Journey To Mecca - Reviews

  • The Washington Examiner, Jan 13, 2010

    It is difficult to remember a time when religion and culture meant community rather than politics. It is especially difficult to read about Islam in the Western media after 9/11 without the filter of terrorism applied to a crass political calculation. In his inaugural address President Barack Obama signaled a new day, a way forward. Yet the way forward is a path littered with a comfortable ignorance requiring little thought or reflection. Without a guide, without the proper tools it seems an impossible journey; until now.

    Popular culture can inform, infuriate, motivate and educate. Too often it simply attempts to entertain in the belief that the audience is looking for escape. But some films break through that common milieu. Journey to Mecca, an IMAX® film opening tomorrow, January 14 at the Smithsonian Institution’s National Museum of Natural History’s Johnson IMAX® Theater in Washington, D.C. is such a film.

    Journey to Mecca tells the story of Ibn Battuta, (played by Chems Eddine Zinoun) a young scholar, who leaves Tangier in 1325 on an epic and perilous journey, traveling alone from his home in Morocco to reach Mecca, some 3,000 miles to the east. Ibn Battuta, the famed 14th century Moroccan traveler, set out in 1325 from his native Tangier on an epic journey to Mecca, the historical and cultural center of Islam. By the time he returned 29 years later, he had traveled the world from West Africa, Spain and
    India to China and the Maldives, covering some 75,000 miles and three times further than Marco Polo. At the instigation of the Sultan of Morocco, Ibn Battuta dictated his reminiscences, which became one of the world’s most famous travel books, the Rihla.

    Producer Dominic Cunningham-Reid believes the film transcends the current political climate: “The genesis of this film was to promote a better understanding of Islam in the West. At the same time, and as importantly, it is to present on the big screen the heart of Islamic heritage to the Muslim world. My personal view is that there is a sense that the Muslim world today is a little under-represented in the media except on political issues. What we want to do is showcase the cultural and spiritual and historical elements of the Islamic world in a non-political way...”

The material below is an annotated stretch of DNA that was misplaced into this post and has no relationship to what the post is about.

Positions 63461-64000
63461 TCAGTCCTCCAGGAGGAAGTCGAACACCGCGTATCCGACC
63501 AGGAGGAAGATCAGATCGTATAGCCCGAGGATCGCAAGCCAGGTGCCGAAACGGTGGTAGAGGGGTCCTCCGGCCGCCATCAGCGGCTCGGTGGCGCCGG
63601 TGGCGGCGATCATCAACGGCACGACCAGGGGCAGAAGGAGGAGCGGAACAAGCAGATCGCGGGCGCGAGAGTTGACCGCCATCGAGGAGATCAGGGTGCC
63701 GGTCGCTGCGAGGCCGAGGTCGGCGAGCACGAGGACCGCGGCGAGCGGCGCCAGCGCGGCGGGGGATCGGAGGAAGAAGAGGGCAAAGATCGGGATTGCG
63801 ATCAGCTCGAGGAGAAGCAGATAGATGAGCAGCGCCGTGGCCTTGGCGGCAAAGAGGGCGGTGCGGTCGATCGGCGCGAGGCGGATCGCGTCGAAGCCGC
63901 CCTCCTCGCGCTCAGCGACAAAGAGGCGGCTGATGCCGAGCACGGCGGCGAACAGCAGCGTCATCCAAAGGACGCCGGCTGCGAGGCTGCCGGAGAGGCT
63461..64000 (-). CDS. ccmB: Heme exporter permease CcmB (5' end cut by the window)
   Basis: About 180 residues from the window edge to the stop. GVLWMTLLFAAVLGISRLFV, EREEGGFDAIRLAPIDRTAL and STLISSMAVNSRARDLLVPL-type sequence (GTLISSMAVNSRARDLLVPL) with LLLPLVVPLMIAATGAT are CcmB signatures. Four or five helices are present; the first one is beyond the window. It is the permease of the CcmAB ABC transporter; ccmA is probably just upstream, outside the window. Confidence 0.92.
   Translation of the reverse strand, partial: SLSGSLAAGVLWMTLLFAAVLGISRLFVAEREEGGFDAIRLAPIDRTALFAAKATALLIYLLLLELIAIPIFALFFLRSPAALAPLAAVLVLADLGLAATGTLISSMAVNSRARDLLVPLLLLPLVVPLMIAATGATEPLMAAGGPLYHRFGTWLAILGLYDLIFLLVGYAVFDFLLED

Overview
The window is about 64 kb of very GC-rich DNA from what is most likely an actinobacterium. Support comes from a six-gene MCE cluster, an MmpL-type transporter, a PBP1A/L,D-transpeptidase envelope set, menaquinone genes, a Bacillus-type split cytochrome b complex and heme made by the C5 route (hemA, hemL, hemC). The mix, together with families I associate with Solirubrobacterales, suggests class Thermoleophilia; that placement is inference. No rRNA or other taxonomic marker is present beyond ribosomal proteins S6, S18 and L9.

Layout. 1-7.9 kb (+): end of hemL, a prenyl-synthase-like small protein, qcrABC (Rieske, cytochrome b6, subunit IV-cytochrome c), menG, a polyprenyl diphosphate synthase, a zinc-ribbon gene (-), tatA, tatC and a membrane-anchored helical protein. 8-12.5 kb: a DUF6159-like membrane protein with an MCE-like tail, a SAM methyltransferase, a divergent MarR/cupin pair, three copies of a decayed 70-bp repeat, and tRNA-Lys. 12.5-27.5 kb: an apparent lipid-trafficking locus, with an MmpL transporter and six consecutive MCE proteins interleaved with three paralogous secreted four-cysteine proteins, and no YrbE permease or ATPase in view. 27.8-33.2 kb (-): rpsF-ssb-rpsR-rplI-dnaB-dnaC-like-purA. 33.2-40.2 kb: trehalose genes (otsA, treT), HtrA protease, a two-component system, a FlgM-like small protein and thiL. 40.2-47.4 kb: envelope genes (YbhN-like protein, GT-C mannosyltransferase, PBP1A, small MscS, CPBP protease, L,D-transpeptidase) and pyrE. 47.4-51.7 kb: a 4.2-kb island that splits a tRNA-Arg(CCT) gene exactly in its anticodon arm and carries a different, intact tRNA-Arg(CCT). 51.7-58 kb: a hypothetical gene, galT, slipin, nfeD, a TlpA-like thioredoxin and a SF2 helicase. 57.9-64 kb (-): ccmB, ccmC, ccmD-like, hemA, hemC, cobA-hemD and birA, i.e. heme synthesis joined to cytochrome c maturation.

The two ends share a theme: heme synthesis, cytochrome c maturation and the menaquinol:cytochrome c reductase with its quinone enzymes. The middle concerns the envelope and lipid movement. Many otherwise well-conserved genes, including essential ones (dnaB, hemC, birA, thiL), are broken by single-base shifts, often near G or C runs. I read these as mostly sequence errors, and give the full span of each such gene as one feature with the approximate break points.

The IMAX® format meets the scope of the project says Producer Taran Davies; “One of our goals was to show the Hajj on the giant screen as a way to strip away barriers between cultures. And when it is there on that 25-meter high screen, it is so powerful, yet so peaceful. And that is one of the big things that struck us as non- Muslims, learning how harmonious the Hajj is. Three million people from around the world and all walks of life mixing together in peace,”

    When ignorance stands in the way of progress; only education can move it aside to show society the way forward. The Smithsonian Institution exists to meet that mandate and the screening of Journey to Mecca meets that lofty and necessary goal.

    Journey to Mecca isn’t just a film; it’s an opportunity to face the challenge of history.

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